4. Provide access for all. As mentioned earlier, people with disabilities need to make a living like everyone else. Put the employee with a disability first because companies will make their work culture more diverse. By making the work culture more diverse, it helps companies stand out from others.

These tips can help employers make their work culture more diverse and help people with disabilities make a living and succeed in life. Personally, my career journey has full of ups and downs. I have filled out millions of job applications and have been in many job experiences. It all started at the age of 18, when I worked as a teacher assistant for a before and after care program for Marlboro School District, in which was the school district I attended as a student. Today, I’m 23, and I work multiple jobs while attending college online. I work full time as a paraprofessional for elementary school students with disabilities in a public school district in Florida, and I work with Full Spectrum ABA in various roles: autistic blogger and member of their virtual ABA high needs support team. I do need to give a big thanks to Full Spectrum ABA.

FSBA Logo 2021.png

Full Spectrum ABA hired me because they knew about my blog, and they knew my dream career is to work in the ABA field. I became their autistic blogger, and a member of their virtual ABA high needs support team. Not only that, we have been collaborating on my supervision while working towards certification. I am so excited to grow in the field of ABA with Full Spectrum ABA because I want to make an impact on lives of individuals with ASD. Full Spectrum ABA is an example of an company who has been hiring people with disabilities because they want people to succeed in life. Learn more of the autistic advocates like myself who were hired to work with Full Spectrum ABA:


Has your organization or company have been hiring people with disabilities? What would you do to make your workplace more inclusive? Share your thoughts in the comments section!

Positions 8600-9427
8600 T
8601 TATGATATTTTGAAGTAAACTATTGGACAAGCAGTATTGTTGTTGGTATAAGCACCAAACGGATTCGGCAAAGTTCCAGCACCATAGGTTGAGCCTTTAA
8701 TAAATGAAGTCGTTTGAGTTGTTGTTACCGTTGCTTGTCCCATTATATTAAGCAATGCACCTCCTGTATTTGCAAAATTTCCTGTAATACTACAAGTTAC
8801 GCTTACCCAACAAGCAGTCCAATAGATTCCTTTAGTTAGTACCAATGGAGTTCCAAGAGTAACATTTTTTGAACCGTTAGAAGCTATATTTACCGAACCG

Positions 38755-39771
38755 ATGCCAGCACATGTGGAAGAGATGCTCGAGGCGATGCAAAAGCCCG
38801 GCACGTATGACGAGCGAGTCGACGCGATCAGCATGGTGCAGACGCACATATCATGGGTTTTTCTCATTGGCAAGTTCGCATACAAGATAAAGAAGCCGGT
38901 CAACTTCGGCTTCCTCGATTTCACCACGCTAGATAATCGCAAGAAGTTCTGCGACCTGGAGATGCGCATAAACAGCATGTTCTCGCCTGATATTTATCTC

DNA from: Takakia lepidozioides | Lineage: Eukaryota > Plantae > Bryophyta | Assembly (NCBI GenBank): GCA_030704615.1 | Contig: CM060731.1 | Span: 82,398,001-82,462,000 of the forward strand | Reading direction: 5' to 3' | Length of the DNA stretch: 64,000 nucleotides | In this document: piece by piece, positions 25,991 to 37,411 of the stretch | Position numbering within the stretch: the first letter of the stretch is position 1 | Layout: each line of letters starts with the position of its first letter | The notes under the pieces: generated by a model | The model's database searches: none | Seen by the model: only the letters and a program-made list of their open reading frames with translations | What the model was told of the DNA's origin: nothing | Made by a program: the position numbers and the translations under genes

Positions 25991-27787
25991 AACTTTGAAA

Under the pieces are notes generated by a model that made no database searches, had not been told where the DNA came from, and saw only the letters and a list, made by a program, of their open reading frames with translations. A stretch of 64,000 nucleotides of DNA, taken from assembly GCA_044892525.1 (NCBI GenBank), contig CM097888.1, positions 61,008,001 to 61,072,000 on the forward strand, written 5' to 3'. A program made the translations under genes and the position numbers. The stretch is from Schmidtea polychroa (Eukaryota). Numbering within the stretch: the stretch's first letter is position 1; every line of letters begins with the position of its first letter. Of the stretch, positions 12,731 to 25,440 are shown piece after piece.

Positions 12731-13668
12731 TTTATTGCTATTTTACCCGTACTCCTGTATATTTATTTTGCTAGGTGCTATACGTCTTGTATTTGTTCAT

Interview with Sara Bradford on SJ Childs Show and author of children books about Inclusion

What is inclusion?

Inclusion is focusing on needs of every individual and ensuring rights are in place for people to achieve their fullest potential in life. No matter who people are and where they come from, they are respected and accepted in the world. Now allow me to share the next guest of my guest interview series:

Sara Bradford is a wife to a husband with Aspergers and a mother of 3 children on the autism spectrum. Her family experiences with autism have shed a light of inclusion in the world. As a result, Sara created a show known as “SJ Childs”. Also, Sara is an author of 7 children’s books that provide a message about inclusion, accepting differences, and loving people as themselves. Her children books include characters of children with disabilities based on people in her life, which makes her books so real and raw. Check out the interview I did with Sara:

Check out Sara Bradford’s “SJ Childs show” and her published children’s books here: https://sjchilds.org/

Interview with Paul Silver on self-advocacy and college

Did you know self-advocacy is important in life, including in college?

Self-advocacy is a foundation towards success in life. In a college setting, self-advocacy allows students to advocate for their own education needs. For example, a student goes to the disability services in their first year of college to get accommodations and modifications they need to do well in college. Throughout the rest of their college years, they work together with their professors to provide their accommodations and modifications, in order to be successful. Self-advocacy allows people to take charge of their own lives and maximize their strengths, while creating positive changes. Now let me introduce you to a guest I interviewed for my guest interview series:

Paul Silver is an autistic self-advocate who is about to graduate from college! It is a huge milestone for anyone on the autism spectrum to earn a degree from college. Paul and I discussed the importance of self-advocacy and skills needed to succeed in life, including college. We shared strategies and tips from our own college experiences to help students on the autism spectrum get through college. Check out the guest interview I did with Paul:

Behavior Intervention Plan (BIP)

What is a Behavior Intervention Plan? - Nicole Schlechter Advocacy